The Student News Site of Viterbo University



The Badlands
You have the choice to see it differently and to create a perception of your choosing
Carter, Assistant Editor • April 25, 2024
Godspell Rehearsals
Viterbo to present “Godspell” starring Jesus as popstar
Braydon Schoeffling, Freelance Writer • April 25, 2024
Teaching the Holocaust Workshop brings 24th Holocaust survivor
Noah Nelson, Editor • April 25, 2024

The story behind the coaching legend Donald Fritsch

Donald Fritsch knew he wanted to be a coach when he graduated high school in 1972.  His interest in coach was in big part to the opportunity he didn’t have in high school. When he was in high school, distance running was not big in the states, so he felt like he never was able to reach his true potential. He went into UW-L to major in education with the goal of giving others an opportunity to succeed in the classroom and on the track.

Fritsch graduated from UW-L in December of 1980. He and his wife moved to Stevens Point to settle down in 1981. The same year he was able to get a coaching job at Pacelli Catholic School, where he was a head coach for the cross-country team for 10 years and for the track team for one. His coaching success at the high school level is lengthy. While he was at Pacelli, he was a 17-time state champion for boys and girls combined, winning two state titles in track and 15 in cross country. He was also awarded coach of the year four times in the WISTA conference.

After his tenure at Pacelli, he returned to UW-L in 1990 for his masters and became an assistant cross-country coach under his former head coach in college. After six years as the assistant coach the head coach stepped down, and Fritsch was promoted to head coach. He stayed as the head coach for 14 years at UW-L. He was also the head track coach for one year as well. While he was a head coach at UW-L, he was also a full-time teacher, which he said took a toll on him in those years all the way to his later years.

While he was at UW-L, he was able to find a good amount of success; as an assistant coach the cross-country team was able to secure a national title in 1996. As a head coach he was able to win national titles in 2001 and 2005 in cross country. In that 2001 season, he was named the Mondo regional and the national cross-country coach of the year. In 2005, he was once again named the national cross-country coach of the year. He was also able to win the 2008 indoor national title as head track coach.  While at UW-L, he coached 12 cross country all American, 36 indoor track and field all American, and 13 outdoor track and field all American. He also coached the second fastest distance medley relay in the history of division III track and field. He was also the only coach in UW-L history to win a cross country and track and field national title. He was inducted in the Wisconsin Cross Country Coaches Association Hall of Fame in 2004.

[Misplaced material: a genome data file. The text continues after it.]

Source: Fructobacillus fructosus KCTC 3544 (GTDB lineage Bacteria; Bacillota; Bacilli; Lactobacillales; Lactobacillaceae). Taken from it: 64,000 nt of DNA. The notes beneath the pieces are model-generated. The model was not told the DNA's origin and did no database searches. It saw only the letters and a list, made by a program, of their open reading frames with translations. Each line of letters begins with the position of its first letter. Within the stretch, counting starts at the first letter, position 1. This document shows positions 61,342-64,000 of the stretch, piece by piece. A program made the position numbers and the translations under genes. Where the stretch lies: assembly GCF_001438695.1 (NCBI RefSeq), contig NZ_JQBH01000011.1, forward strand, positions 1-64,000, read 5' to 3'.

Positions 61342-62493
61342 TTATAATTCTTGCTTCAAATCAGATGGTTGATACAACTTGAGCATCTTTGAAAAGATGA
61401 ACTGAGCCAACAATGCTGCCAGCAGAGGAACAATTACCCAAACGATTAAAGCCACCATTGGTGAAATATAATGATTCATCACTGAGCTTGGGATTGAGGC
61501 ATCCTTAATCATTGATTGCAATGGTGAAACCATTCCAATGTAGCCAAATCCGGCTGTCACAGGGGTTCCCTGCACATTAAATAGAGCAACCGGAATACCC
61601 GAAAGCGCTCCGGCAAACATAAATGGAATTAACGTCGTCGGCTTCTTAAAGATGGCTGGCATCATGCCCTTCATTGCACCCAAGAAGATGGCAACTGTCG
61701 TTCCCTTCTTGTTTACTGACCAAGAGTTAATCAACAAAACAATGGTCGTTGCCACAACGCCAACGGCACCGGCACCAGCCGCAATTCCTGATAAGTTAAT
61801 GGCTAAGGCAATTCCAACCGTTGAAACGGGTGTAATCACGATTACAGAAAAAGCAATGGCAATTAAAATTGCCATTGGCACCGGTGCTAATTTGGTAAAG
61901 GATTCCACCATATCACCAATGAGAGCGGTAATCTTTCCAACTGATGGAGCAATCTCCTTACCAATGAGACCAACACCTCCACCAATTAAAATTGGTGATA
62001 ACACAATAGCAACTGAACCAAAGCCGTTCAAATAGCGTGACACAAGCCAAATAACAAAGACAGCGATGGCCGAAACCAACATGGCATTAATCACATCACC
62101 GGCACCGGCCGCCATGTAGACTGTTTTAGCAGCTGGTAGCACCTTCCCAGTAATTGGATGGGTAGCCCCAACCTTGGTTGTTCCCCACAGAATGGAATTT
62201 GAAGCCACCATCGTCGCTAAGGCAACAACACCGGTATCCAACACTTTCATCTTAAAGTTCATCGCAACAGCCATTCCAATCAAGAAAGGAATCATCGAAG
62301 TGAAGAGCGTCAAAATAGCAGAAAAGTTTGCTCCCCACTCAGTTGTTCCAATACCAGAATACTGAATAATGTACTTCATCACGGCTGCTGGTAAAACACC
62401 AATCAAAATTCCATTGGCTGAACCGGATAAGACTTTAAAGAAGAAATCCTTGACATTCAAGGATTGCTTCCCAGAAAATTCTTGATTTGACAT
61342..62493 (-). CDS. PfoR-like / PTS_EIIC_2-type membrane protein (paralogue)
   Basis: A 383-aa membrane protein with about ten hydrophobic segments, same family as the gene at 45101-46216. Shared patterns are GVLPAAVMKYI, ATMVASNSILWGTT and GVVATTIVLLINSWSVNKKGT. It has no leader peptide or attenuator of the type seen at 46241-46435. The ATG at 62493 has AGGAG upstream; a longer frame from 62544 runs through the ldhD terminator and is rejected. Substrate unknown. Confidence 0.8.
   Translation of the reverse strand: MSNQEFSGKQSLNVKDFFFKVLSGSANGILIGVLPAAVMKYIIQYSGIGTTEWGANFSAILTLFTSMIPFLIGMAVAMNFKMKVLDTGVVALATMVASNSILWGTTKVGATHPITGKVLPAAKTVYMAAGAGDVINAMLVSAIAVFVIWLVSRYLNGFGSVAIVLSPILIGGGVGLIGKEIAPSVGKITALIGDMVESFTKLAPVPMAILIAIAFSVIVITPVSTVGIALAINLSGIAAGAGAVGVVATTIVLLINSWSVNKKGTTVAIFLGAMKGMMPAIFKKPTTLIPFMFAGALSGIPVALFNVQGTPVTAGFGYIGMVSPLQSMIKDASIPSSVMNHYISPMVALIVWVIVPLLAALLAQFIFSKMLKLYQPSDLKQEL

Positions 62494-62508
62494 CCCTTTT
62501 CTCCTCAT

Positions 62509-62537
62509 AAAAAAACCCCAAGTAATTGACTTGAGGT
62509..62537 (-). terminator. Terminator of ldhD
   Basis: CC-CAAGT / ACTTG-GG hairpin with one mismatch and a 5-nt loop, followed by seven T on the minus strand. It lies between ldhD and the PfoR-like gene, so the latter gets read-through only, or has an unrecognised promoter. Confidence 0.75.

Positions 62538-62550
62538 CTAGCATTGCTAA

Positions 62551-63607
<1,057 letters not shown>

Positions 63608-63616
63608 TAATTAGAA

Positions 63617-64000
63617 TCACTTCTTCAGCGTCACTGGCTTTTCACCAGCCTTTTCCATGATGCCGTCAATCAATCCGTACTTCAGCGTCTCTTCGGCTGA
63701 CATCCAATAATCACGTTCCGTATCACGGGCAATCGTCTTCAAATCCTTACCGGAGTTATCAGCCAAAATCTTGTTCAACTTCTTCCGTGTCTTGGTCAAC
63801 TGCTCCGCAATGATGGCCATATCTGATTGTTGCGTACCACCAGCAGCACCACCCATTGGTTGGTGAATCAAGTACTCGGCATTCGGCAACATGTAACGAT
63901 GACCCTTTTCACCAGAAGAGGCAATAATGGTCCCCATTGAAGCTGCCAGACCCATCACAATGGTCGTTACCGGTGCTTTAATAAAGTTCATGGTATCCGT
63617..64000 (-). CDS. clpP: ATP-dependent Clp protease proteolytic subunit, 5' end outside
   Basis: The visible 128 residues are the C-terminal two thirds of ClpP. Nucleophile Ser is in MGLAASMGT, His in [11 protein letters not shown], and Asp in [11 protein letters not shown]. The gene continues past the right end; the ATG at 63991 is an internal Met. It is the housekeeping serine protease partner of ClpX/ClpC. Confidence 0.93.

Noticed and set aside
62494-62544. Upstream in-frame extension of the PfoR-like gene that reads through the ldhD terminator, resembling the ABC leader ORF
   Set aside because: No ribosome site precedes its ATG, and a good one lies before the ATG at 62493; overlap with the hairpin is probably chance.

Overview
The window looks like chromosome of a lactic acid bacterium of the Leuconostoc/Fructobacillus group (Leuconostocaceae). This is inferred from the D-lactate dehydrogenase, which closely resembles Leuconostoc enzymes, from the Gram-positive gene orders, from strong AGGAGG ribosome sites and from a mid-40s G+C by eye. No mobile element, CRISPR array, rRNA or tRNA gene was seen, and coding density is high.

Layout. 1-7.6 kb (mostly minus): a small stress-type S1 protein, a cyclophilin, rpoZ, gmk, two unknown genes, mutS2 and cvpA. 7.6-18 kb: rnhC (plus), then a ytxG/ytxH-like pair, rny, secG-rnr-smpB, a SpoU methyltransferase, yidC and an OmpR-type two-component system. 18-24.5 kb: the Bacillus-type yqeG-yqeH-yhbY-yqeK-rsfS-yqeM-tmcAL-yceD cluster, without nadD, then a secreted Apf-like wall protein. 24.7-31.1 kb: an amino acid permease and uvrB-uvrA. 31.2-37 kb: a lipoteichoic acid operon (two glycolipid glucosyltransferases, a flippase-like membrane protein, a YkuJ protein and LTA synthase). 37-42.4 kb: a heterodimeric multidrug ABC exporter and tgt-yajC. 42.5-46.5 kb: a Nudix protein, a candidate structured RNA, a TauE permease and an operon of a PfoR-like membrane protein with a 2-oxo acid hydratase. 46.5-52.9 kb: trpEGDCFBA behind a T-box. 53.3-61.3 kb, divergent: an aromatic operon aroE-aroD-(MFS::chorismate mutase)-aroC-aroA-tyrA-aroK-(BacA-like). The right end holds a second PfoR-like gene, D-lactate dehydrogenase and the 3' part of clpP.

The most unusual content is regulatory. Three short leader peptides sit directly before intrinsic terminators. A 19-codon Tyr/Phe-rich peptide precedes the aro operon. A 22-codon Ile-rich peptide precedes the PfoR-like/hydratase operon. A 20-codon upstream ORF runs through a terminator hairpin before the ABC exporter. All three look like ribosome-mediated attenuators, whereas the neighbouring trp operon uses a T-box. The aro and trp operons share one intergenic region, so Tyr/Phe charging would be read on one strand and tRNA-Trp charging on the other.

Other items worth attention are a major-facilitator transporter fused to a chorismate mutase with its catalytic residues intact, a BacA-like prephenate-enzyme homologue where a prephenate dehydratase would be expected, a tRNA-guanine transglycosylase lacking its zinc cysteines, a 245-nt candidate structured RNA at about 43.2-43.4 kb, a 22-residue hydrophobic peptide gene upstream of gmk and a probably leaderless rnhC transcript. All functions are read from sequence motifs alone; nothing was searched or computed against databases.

After his 22-years at UW-L, he retired from coaching and teaching in 2012 for five years. In that time, he was still very much involved with the coaching scene. He was actively helping his alma mater’s cross-country team. He was also at Viterbo helping John with the cross-country team. Fritsch was also very involved with helping various high school teams in the La Crosse area.

In 2017, he accepted the coaching position at Viterbo. Since he has come to Viterbo, he has sent at least one athlete to the national meet in cross country every year. In 2019, he was able to send four underclass runners to the national meet, which is rare. He continued his success that year coaching an all-conference 4×8 team on the women’s side. In the 2020 season, he was able to bring home the second women’s cross country conference title and qualify the whole team and two men for the national meet. He was also awarded coach of the year.

Although Fritsch has accumulated all this success,  he continued to praise his athletes for the hard work they have put in. “The national and conference titles are all because of the athletes,” Fritsch says. Throughout the years, he has dedicated his time and effort into making sure every athlete he coaches has that opportunity he was not given in his high school years. 

Leave a Comment
Donate to Lumen

Your donation will support the student journalists of Viterbo University. Your contribution will allow us to purchase equipment and cover our annual website hosting costs.

More to Discover
Donate to Lumen

Comments (0)

All Lumen Picks Reader Picks Sort: Newest

Your email address will not be published. Required fields are marked *